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Five Voices of Earth from Tobago

By Anne Hilton Monday, July 27 2009

Tobago holds centre spotlight in the arts this week with “Voices of Earth”, five gentlemen painting in Tobago holding a joint exhibition in The Gallery at Fine Art that opened on July 21, and “Espresso”, five gentlewomen artists of Tobago doing the exact same thing in a joint exhibition that (at the time of writing) is due to open for coffee (hence the name of the exhibition) and art at 10 am on the morning of Saturday July 25.

Unfortunately for Fine Art and the Tobagonian “Voices of Earth”, July 21 was the day when Port-of-Spain ground to a halt due to TTEC’s generating problems.

In fact the power was only restored to the Gallery 90 minutes before the opening. Many of those invited presumed the opening had been cancelled; there were but a mere dozen (if that) apart from the artists themselves by the time I left the show.

Young artists often have a mentor, an older artist to guide their steps and point them in the right direction — from which the maturing artists branch (or should branch) out on their own, exploring the world around them, trying out new subjects, techniques, etc.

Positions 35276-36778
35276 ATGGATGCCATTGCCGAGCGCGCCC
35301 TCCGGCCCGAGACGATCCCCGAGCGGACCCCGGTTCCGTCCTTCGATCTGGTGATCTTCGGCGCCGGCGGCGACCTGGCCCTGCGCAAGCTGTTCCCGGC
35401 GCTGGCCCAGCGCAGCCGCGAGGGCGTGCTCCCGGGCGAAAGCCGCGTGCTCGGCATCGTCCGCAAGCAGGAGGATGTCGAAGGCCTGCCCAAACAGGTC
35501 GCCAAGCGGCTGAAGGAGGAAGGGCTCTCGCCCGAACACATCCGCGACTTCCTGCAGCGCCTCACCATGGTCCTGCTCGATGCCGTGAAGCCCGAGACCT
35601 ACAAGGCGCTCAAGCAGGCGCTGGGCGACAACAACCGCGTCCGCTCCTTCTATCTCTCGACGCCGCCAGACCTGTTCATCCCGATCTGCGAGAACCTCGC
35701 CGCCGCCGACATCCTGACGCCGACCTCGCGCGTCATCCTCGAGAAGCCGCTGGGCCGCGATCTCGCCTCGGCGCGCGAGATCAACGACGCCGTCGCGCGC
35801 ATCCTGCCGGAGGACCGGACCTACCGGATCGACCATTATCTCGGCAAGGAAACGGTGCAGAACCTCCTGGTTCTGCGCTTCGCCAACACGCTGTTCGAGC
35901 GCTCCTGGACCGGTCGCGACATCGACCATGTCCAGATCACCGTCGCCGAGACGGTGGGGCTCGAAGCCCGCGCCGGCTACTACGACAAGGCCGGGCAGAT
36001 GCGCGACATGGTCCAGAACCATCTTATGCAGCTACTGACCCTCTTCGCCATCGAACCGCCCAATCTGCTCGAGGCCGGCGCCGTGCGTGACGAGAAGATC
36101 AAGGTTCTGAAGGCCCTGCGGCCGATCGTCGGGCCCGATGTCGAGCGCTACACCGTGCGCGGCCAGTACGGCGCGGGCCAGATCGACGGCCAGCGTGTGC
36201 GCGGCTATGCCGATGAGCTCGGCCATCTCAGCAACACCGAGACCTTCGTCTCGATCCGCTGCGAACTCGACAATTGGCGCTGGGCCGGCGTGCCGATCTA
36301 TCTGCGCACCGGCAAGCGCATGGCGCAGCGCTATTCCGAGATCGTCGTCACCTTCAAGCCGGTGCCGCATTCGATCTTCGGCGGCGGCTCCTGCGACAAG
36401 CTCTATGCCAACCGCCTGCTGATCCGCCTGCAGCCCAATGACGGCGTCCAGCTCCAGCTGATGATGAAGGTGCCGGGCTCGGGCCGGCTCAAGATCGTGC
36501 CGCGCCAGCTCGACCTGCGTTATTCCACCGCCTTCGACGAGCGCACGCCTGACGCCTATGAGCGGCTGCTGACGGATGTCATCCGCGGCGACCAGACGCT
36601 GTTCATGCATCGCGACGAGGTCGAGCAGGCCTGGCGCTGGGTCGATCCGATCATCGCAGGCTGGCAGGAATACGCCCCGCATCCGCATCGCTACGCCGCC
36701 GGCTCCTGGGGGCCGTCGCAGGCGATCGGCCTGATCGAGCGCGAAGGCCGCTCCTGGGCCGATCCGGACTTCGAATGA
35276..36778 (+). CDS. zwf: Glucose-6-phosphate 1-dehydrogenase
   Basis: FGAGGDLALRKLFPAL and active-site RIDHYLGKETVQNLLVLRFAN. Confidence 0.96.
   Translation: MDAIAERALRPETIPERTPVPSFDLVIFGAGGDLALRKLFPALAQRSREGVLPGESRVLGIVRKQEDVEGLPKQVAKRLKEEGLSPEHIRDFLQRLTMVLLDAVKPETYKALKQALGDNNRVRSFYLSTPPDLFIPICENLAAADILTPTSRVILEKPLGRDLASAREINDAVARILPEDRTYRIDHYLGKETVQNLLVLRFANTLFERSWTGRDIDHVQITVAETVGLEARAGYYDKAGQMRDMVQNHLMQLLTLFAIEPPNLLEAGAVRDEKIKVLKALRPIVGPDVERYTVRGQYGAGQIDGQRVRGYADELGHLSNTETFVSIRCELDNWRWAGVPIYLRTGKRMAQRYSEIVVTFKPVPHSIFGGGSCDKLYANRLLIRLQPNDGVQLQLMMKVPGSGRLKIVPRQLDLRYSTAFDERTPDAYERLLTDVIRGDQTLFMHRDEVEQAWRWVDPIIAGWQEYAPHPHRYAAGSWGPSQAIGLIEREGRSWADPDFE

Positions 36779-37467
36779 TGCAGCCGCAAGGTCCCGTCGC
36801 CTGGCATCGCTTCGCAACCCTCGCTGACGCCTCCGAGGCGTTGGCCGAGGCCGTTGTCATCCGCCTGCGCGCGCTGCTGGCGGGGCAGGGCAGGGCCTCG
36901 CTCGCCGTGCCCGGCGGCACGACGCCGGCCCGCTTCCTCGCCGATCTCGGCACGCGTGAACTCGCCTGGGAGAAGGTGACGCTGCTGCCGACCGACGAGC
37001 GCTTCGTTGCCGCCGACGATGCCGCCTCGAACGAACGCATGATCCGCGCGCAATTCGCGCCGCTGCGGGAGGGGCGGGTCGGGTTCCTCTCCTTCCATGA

Whether he realises it or not, Jason Nedd is still influenced by the work of Martin Superville. Pleasant as “The Dancer” (why, one wonders, the singular in the title when there are clearly two dancers? Or was that a typo in the catalogue?) … where was I? Ah yes, pleasant as “The Dancer” is, it still echoes the work of Superville. It is more than time Nedd branched out on his own, explored new genres, new subjects, new techniques.

I had trouble deciding which of Earl Manswell’s work to photograph for Newsday, almost photographed “Bamboo Path Leaves” (a delightful watercolour), almost took a shot of an oil? acrylic? of a man gazing into the distance while water from a hose resting on an oil drum flowed freely, and “finally settled for “Lambeau Bridge” a near-photo realist piece that pleased me because it brought back memories of holidays in Tobago.

Tomley Roberts piece “Lambeau Hut” is a competent piece, par for the course even though the “hut” is uncharacteristically well maintained. (Why is it that in paintings we prefer the old, slightly shabby and timeworn to spanking new buildings the world over?).

Herman Charles’ work reminds one of schoolroom illustrations of (in this case) a hospital — in fact the hospital at Scarborough looking far more neat and tidy than I’ve ever seen it.

However, it’s a piece that has its own charm with the off-duty nurses, a mother restraining her child running after a ball rolling under the ambulance …

Finally, in “Ms Amanda” Nazim Baksh had a dancer of a very different genre from Jason Nedd. I liked the joie de vivre of this piece that looked spontaneous rather than choreographed, the flow of the skirt, the head tilted, the arms flung back.

I only wish that, positioned high up on the wall as it was, I’d been able to get a better shot of this piece.

“Voices of Earth”, a joint exhibition of work by five gentlemen from Tobago, continues in The Gallery at Fine Art until Friday July 31.

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